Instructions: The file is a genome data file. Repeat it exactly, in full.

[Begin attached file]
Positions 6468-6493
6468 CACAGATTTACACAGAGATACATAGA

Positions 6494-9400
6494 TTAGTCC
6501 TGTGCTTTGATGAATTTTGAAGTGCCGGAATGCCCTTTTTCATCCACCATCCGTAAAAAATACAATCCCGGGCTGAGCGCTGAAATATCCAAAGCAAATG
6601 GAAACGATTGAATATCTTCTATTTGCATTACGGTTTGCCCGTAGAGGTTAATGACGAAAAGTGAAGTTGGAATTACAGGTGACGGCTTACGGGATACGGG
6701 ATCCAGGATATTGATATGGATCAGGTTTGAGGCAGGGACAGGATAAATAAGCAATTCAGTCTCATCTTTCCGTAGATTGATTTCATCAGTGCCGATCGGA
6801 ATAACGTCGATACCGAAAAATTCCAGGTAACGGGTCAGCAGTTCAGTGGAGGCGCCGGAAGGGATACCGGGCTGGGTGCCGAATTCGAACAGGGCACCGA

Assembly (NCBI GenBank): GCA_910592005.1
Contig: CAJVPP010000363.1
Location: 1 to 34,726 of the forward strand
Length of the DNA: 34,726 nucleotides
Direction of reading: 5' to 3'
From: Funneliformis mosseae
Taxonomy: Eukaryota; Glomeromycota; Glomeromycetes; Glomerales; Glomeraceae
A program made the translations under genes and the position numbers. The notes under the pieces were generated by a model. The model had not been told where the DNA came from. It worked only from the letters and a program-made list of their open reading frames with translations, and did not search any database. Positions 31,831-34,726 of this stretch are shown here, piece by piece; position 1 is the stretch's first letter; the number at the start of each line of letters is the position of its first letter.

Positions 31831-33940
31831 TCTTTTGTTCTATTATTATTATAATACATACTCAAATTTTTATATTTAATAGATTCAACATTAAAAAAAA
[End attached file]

Positions 6468-6493
6468 CACAGATTTACACAGAGATACATAGA

Positions 6494-9400
6494 TTAGTCC
6501 TGTGCTTTGATGAATTTTGAAGTGCCGGAATGCCCTTTTTCATCCACCATCCGTAAAAAATACAATCCCGGGCTGAGCGCTGAAATATCCAAAGCAAATG
6601 GAAACGATTGAATATCTTCTATTTGCATTACGGTTTGCCCGTAGAGGTTAATGACGAAAAGTGAAGTTGGAATTACAGGTGACGGCTTACGGGATACGGG
6701 ATCCAGGATATTGATATGGATCAGGTTTGAGGCAGGGACAGGATAAATAAGCAATTCAGTCTCATCTTTCCGTAGATTGATTTCATCAGTGCCGATCGGA
6801 ATAACGTCGATACCGAAAAATTCCAGGTAACGGGTCAGCAGTTCAGTGGAGGCGCCGGAAGGGATACCGGGCTGGGTGCCGAATTCGAACAGGGCACCGA

Assembly (NCBI GenBank): GCA_910592005.1
Contig: CAJVPP010000363.1
Location: 1 to 34,726 of the forward strand
Length of the DNA: 34,726 nucleotides
Direction of reading: 5' to 3'
From: Funneliformis mosseae
Taxonomy: Eukaryota; Glomeromycota; Glomeromycetes; Glomerales; Glomeraceae
A program made the translations under genes and the position numbers. The notes under the pieces were generated by a model. The model had not been told where the DNA came from. It worked only from the letters and a program-made list of their open reading frames with translations, and did not search any database. Positions 31,831-34,726 of this stretch are shown here, piece by piece; position 1 is the stretch's first letter; the number at the start of each line of letters is the position of its first letter.

Positions 31831-33940
31831 TCTTTTGTTCTATTATTATTATAATACATACTCAAATTTTTATATTTAATAGATTCAACATTAAAAAAAA